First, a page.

A few blocks away, Tim Schmidt of Blue Tractor takes a more “traditional” approach by adding 50 pounds of pumpkin puree along with pie spices — nutmeg, clove, cinnamon, ginger — to a brown ale to produce Gourd to Death.
“This is the fourth year we’ve made a pumpkin beer, but for the first two years the base beer was a porter,” says Schmidt. “People expect it now; they’re already asking for it.” He says it should be on tap Oct. 29 and anticipates it will last no longer than a week and a half.
For years beer lovers noted how funny it was that, despite its name, Dexter’s Jolly Pumpkin Artisan Ales didn’t make a pumpkin beer. That all changed in 2008, when head brewer Ron Jeffries created La Parcela No. 1 Pumpkin Ale at the behest of Dick Cantwell of Seattle’s Elysian Brewing Co., which hosts a pumpkin beer festival every year.
“He really wanted to feature whatever our take on a pumpkin beer would be,” says Jeffries. “We brew with real pumpkin — a little over 5 percent of the mash by weight is pumpkin — add gentle spicing and make liberal use of cacao. The idea behind it was to create something special for a friend.”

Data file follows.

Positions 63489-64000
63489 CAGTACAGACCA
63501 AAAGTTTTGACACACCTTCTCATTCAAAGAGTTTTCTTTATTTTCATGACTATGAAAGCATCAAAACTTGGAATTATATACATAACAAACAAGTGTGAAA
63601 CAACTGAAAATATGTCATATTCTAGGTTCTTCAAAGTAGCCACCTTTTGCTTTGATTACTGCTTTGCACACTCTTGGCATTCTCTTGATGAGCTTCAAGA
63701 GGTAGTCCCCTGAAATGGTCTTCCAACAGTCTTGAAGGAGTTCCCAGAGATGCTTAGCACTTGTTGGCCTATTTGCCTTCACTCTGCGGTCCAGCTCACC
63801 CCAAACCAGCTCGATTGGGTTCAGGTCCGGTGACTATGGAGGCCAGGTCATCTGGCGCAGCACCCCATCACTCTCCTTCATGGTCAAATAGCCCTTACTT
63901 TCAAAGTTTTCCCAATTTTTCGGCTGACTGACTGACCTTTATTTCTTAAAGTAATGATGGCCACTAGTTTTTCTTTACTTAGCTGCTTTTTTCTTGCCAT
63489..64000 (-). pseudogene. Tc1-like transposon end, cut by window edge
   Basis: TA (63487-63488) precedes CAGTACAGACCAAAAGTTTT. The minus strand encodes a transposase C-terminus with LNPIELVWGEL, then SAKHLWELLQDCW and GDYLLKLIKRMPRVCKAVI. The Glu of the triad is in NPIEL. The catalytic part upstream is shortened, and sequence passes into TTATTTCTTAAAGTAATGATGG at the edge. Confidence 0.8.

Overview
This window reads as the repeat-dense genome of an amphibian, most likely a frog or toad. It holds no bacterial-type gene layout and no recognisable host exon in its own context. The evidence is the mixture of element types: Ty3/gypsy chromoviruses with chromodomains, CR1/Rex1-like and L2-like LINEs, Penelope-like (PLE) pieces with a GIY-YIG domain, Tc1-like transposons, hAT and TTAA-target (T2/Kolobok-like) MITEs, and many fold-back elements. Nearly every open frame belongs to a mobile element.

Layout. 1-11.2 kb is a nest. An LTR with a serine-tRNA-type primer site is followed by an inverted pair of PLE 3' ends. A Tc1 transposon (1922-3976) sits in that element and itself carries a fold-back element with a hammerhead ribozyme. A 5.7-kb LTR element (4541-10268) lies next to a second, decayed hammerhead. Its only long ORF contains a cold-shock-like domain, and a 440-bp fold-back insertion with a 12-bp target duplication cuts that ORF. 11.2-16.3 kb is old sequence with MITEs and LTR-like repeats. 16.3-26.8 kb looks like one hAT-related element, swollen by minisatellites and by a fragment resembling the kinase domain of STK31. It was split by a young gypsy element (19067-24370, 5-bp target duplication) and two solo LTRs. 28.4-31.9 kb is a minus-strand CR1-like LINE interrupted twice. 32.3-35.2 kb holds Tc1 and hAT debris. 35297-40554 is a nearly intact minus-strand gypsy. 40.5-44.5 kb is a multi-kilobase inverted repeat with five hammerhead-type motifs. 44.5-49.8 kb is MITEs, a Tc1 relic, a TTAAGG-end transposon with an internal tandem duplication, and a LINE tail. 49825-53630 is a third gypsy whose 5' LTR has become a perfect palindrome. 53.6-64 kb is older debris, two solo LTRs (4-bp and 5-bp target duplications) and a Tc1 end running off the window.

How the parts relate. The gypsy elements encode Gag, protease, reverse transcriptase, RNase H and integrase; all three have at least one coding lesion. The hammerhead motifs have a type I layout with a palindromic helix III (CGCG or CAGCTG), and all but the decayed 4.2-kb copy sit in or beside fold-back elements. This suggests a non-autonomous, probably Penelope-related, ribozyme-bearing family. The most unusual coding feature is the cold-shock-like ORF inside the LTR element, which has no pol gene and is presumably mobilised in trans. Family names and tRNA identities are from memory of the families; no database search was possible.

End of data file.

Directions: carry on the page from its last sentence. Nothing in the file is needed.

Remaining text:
La Parcela is a sour ale aged (with more pumpkin) in oak barrels, which makes it markedly different from other pumpkin beers. It’s available on draft and in 750 ml bottles at the Jolly Pumpkin Cafe Brewery in Ann Arbor and also distributed nationally beginning in mid-October.
On the west side of town, Wolverine State Brewing also offers a unique take on the style with Cucurbita Smiles Pumpkin Lager, which also uses vanilla. This is the second year Wolverine has put out the beer, and head brewer Oliver Roberts continues to fine tune the recipe.